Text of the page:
I am not as worried as I perhaps should be. My thought is that civilization is always at the edge of a cliff– a cliff created by the rules. The usual solution is to cheat, or change the rules. Money and the monetary system are really nothing more than convenient fictions. When the fiction is no longer convenient, the usual solution is to re-define it. Change the story, change the outcome. So I also have a strong curiosity as to what is going to emerge.
Inspired by the choropleth map challenge (mapping US unemployment rates by county)
I have created my own graphs showing reported income by county, according to the IRS 2007 dataset.
Yes, Teton County in Wyoming IS the winner. Think Jackson Hole
Also note it is interest/dividend income, not wage income…
Hi, Glenn- I tend to go with my guru’s (CPL) assessment as to history, politics, the market, bond prices, and roughly everything else in the public sphere, which can be roughly summarized as the “hell in a hand basket” approach. Why a hand basket rather than, say, a supermarket cart, I haven’t yet figured out. Or as he has also been heard to mutter, “Would that the country were going to the dogs! It would be much more sensibly run.” Hard to argue with, whether one takes the short run or the long historical look.
Hi, Glenn- I think putting money into tulip bulbs is a pretty good idea, actually, and invested a reasonable sum last fall. They are now poking up their green pointy heads. To diversify I also put some into daffodils. The snowdrops, an earlier position that I took, did quite well, and have at least doubled in number and are quite perky to look at. The star magnolia holds steady, has not increased a lot, certainly not doubled, perhaps its because I had to prune back some in-growing branches last fall. In any event it always lifts the heart because it comes in so early, and is so reliable.
Maybe France could go into Lybia? The whole place is a mess, since rabble almost never stands a chance against an organized force. We will see what difference air support means. Odd mix, though. Organized but de-motivated ground troops vs motivated rabble with support “angels” (unpredictable and uncontrollable yet overwhelming air power). This could make a fun religious narrative…
I think civilization spends more time than anyone knows on the edge of one cliff or another. But it will be hard for the dollar to collapse since there is no other reserve currency. On the other hand, PIMCO (the big huge bond fund) is selling its dollars, since it doesn’t see anyone else buying dollars. Certainly the Japanese are out of that game for a while, and the main buyers of QEII have been, well, the US. So really we are the only ones buying our debt, which means yes, prices should fall/rates should go up, and this could happen fast.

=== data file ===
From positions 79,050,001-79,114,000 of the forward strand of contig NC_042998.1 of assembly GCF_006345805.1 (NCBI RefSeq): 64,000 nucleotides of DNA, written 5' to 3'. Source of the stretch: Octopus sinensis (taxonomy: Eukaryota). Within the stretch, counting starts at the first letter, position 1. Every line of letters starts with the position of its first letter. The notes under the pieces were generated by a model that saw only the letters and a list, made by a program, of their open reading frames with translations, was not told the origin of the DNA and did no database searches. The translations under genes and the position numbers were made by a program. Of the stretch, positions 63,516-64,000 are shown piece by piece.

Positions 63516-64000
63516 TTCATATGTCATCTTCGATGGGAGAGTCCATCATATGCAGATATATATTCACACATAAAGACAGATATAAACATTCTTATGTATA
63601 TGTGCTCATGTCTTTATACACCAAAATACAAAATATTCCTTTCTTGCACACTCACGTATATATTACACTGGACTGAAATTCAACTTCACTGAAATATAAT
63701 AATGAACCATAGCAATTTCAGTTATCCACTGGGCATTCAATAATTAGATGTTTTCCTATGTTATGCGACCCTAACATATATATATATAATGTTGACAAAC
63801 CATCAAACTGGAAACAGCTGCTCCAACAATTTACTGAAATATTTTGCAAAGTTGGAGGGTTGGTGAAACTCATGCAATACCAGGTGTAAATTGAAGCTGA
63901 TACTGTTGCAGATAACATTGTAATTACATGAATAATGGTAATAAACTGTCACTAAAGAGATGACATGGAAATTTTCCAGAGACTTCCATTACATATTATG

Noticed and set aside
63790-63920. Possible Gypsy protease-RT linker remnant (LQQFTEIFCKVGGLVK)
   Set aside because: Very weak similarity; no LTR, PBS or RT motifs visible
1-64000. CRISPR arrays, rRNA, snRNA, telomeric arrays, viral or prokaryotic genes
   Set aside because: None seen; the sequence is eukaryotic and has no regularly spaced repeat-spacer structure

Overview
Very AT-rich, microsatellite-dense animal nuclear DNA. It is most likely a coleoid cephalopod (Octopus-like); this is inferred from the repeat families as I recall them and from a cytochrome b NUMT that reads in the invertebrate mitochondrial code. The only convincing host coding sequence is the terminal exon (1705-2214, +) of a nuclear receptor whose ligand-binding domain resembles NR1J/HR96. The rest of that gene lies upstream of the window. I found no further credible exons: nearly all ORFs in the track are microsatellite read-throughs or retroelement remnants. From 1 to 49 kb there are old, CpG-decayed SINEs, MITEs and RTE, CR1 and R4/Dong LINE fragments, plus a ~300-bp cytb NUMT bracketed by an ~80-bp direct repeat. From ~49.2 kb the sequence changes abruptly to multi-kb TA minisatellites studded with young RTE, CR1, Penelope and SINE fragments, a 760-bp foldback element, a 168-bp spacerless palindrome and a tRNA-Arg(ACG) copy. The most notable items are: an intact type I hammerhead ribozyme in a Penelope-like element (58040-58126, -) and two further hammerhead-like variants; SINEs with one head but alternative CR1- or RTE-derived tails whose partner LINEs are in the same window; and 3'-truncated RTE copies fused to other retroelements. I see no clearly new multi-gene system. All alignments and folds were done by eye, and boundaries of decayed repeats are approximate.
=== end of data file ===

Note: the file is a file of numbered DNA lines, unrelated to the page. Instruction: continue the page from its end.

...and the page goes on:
On the other hand, Europe hasn’t sorted out its problems by a long shot. The best they did was kick it down the road, but we are now very close to (if not at) the point to which the can was kicked last time. The only reason this isn’t major headlines is that it feels like old news and the media is bored with it. We had some excitement in Asia and the Middle East, which allowed concerns here to be brushed under the media rug. Technical analysis (which is usually advanced bunk) suggests that 1.40-1.45 is a historical resistance level for EUR/USD, so the dollar should strengthen vs the EUR from here. I’m not basing the conclusion on the technicals, rather on the fact that both regions have screwed up finances and one has to give. I think it will be the Euro. The US can at least pretend to put together a coherent policy, and since about 1865 or so no-one else takes the thought of a state leaving the Union as a serious possibility (not that any of them could afford to at the moment, given their budget messes).
Yes, money is a commodity, so the funds could flow into something else (cough *gold* cough) but what are you going to do with the gold? It is no longer a currency, despite recent law proposals in Utah. So central banks and the really big players are a bit limited. The rest looks like a big bubble. Gold is also not limited in supply, and we are pulling record amounts out of the earth. Maybe I could write a book “Peak Gold” about the decline of this precious resource? Which is actually worth, well, umm, well, it is shiny, and girls like it, so it makes you look sexy, so it is probably pretty valuable. I wonder if tulips do the same thing? I read someplace that girls like flowers…
Which reminds me of something I read once explaining how tulip mania really wasn’t that irrational. They had so much money floating around and really nowhere else to put it. Tulips sounds better than Florida real estate. One tulip bulb for a house, yes, but a nice high end (not top end, just high end) mercedes will set you back the price of 3 condos in North Port, and has a similar rate of depreciation…
We are seeing this really weird kind of inflation right now. Weird in that inflation IS actually very low (yes, I believe this). It is only prices which are going up!